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Wikipedia ལས།
འཕྲོ་མཐུད་འགྱོ་: འཛུལ་འགྱོ་, འཚོལ་ཞིབ།
Sample infrastructure of an airport
Airport distribution in 2008
Part of Terminal 3 of the Dubai International Airport

An airport is an aerodrome with facilities for commercial aviation flights to take off and land.[༡][༢] Airports often have facilities to store and maintain aircraft, and a control tower. An airport consists of a landing area, which comprises an aerially accessible open space including at least one operationally active surface such as a runway for a plane to take off[༣] or a helipad,[༤] and often includes adjacent utility buildings such as control towers, hangars [༥] and terminals. Larger airports may have fixed base operator services, airport aprons, air traffic control centres, passenger facilities such as restaurants and lounges, and emergency services.

An airport with a helipad for rotorcraft but no runway is called a heliport. An airport for use by seaplanes and amphibious aircraft is called a Seaplane base. Such a base typically includes a stretch of open water for takeoffs and landings, and seaplane docks for tying-up.

An international airport has additional facilities for customs and immigration.

In warfare, airports can become the focus of intense fighting, for example the Battle of Tripoli Airport or the Battle for Donetsk Airport, both taking place in 2014. An airport primarily for military use is called an airbase or air station.

Most of the world's airports are owned by local, regional, or national government bodies.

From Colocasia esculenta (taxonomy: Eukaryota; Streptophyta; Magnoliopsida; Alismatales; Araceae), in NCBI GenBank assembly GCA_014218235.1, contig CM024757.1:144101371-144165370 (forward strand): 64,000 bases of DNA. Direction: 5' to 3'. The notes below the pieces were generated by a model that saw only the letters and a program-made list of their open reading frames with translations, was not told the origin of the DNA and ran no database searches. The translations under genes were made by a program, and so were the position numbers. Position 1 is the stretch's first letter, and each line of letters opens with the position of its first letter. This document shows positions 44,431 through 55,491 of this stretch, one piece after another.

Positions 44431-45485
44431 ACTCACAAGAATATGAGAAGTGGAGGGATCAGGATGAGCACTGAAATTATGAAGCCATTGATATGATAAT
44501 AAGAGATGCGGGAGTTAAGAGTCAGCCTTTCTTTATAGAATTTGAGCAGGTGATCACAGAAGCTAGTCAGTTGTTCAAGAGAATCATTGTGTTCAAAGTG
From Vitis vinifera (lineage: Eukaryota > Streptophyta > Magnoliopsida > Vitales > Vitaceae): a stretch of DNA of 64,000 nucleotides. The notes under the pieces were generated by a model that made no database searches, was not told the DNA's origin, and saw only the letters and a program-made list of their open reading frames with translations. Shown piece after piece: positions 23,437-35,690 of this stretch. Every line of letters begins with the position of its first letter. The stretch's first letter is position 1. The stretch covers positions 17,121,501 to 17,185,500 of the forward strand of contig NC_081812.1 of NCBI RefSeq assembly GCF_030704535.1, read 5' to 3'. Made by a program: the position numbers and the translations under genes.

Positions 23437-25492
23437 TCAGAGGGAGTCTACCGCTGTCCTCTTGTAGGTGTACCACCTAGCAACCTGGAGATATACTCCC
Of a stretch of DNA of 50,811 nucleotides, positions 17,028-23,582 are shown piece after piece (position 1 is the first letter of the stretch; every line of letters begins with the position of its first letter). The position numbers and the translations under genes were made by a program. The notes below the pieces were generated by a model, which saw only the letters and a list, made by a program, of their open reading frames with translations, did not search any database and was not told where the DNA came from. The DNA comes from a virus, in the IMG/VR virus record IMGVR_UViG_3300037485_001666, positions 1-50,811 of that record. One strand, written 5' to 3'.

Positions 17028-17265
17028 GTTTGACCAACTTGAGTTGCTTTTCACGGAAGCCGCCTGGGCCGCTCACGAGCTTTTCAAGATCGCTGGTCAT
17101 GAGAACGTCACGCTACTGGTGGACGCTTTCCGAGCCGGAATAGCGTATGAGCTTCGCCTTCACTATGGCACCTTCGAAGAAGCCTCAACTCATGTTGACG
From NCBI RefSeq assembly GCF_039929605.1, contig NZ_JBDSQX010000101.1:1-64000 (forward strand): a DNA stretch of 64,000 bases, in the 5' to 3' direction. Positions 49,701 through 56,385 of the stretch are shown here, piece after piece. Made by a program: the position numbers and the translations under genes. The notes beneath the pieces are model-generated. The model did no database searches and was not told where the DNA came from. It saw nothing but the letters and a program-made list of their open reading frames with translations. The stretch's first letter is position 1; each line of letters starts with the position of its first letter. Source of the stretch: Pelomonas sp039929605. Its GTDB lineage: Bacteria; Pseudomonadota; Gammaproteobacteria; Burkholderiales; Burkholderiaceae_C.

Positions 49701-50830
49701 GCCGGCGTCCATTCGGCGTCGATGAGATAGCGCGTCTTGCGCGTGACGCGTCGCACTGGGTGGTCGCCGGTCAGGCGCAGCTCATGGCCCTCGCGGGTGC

Landside and airside areas[ཞུན་དག།]

Airports are divided into landside and airside. Landside includes parking lots, public transport railway stations and access roads. Airside includes all areas accessible to aircraft, including runways, taxiways and ramps. Access from landside to airside is tightly controlled at all airports, in order to acess airside you must go through passport control and security.

Most major airports provide commercial outlets for products and services. Airports may also contain premium and VIP services. The premium and VIP services may include express check-in and dedicated check-in counters. In addition to people, airports move cargo around the clock. Many large airports are located near railway trunk routes.

Air traffic control presence[ཞུན་དག།]

Commercial Jets wait for the "7am hold" to pass before departing from John Wayne Airport, Feb 14, 2015

The majority of the world's airports are non-towered, with no air traffic control presence. Busy airports have air traffic control (ATC) system. All airports use a traffic pattern to assure smooth traffic flow between departing and arriving aircraft. There are a number of aids available to pilots, though not all airports are equipped with them. Many airports have lighting that help guide planes using the runways and taxiways at night or in rain, snow, or fog. In the US and Canada, the vast majority of airports, large and small, will either have some form of automated airport weather station, a human observer or a combination of the two. Air safety is an important concern in the operation of an airport, and airports often have their own safety services.

Terminology[ཞུན་དག།]

Air bridges at Oslo Airport from an Icelandair Boeing 757-200

The terms aerodrome, airfield, and airstrip may also be used to refer to airports, and the terms heliport, seaplane base, and STOLport refer to airports dedicated exclusively to helicopters, seaplanes, or short take-off and landing aircraft.

References[ཞུན་དག།]

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